Wednesday, 18 July 2012

attitude adjustment

So after my recent mini crisis of confidence in the sewing field, I took a deep breath and just got down to it. I think part of it is just accepting that it's a learning process and that there are going to (possibly, likely) be a few iterations.

I laid out my front side pattern piece and cut into it, lowering the bust apex, spreading the pattern piece out, closing the resulting dart, inserting extra tissue paper and taping it all together. It was, like most things when you follow the directions, easy.

Then yesterday evening I cut out the front, back and side pieces from calico and stitched it up. It was a bust (pardon the pun but was one ever more apposite?) Didn't fit - I had lowered the bust apex too far and hadn't added enough in the bust and will have to start over again. BUT, even with these shortcomings, I saw the shape of things to come, a top that is going to fit me. As soon as I get a free half hour or so (which really, is as long as it takes to do the fba as per the instructions that come with the pattern) I'll give it another shot.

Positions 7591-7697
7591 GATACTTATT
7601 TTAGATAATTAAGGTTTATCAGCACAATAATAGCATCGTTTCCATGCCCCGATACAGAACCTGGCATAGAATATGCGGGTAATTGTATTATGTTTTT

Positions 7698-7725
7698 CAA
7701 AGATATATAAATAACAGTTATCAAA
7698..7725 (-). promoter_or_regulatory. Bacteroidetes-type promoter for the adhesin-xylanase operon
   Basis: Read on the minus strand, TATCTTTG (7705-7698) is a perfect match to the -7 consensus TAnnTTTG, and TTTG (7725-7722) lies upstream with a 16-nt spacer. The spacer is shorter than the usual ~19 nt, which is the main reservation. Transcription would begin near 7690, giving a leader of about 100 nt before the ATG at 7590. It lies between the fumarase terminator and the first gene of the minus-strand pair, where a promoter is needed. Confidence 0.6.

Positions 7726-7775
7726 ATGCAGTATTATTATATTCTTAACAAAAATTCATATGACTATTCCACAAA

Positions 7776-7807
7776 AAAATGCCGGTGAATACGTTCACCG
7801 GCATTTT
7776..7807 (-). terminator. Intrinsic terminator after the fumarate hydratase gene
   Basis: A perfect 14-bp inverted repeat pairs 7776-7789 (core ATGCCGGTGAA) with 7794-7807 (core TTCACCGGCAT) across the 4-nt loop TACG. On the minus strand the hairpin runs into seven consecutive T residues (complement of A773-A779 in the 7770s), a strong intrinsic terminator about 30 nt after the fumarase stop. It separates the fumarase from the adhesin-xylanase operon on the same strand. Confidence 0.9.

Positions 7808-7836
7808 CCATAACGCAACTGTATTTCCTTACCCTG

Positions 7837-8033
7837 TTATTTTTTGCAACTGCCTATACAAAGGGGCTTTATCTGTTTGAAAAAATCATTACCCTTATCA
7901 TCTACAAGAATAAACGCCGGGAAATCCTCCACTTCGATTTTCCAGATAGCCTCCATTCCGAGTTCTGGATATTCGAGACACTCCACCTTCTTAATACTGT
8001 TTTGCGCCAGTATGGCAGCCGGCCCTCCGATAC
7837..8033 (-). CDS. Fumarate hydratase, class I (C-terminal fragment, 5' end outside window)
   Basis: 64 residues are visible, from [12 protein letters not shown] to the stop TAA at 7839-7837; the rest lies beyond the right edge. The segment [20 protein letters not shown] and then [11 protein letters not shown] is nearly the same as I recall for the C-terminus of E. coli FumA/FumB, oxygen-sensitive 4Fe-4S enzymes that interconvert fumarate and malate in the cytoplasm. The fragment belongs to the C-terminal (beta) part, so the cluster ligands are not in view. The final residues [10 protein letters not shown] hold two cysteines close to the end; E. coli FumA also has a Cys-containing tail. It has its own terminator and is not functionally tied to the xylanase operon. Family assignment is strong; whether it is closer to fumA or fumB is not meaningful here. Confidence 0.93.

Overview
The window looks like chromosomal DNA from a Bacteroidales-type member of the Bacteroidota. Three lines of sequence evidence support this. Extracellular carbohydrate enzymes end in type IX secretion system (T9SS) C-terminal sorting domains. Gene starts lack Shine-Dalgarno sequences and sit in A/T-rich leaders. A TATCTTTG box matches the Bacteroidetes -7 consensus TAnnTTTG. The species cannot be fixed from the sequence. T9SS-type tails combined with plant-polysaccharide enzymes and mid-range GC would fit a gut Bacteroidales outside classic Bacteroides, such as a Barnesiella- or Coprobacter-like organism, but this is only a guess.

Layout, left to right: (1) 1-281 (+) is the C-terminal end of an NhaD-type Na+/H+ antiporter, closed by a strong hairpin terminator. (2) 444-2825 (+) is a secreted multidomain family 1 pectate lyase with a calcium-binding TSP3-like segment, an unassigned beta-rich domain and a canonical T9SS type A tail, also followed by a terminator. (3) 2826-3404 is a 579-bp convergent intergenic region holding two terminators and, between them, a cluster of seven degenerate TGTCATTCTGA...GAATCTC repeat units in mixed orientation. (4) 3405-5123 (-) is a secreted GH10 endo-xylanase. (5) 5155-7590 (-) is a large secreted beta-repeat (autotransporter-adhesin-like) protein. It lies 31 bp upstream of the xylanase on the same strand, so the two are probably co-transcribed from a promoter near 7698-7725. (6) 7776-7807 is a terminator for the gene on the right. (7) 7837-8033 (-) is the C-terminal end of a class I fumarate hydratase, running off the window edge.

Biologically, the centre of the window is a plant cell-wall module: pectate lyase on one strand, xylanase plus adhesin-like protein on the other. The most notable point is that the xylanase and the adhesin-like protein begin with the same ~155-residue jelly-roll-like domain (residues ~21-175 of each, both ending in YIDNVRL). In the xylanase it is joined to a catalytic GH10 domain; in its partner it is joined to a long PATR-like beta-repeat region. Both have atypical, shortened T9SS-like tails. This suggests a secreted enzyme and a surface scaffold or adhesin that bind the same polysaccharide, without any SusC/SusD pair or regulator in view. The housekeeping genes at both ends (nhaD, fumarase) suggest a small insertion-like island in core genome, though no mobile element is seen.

And I'm delighted that I didn't even cut into or waste a shred of my super-cute fabric, upcycled from a French Connection blouse purchased second hand.

Tuesday, 17 July 2012


And then after I have finished a couple of knitting projects, I inevitably find my interest swinging back to sewing.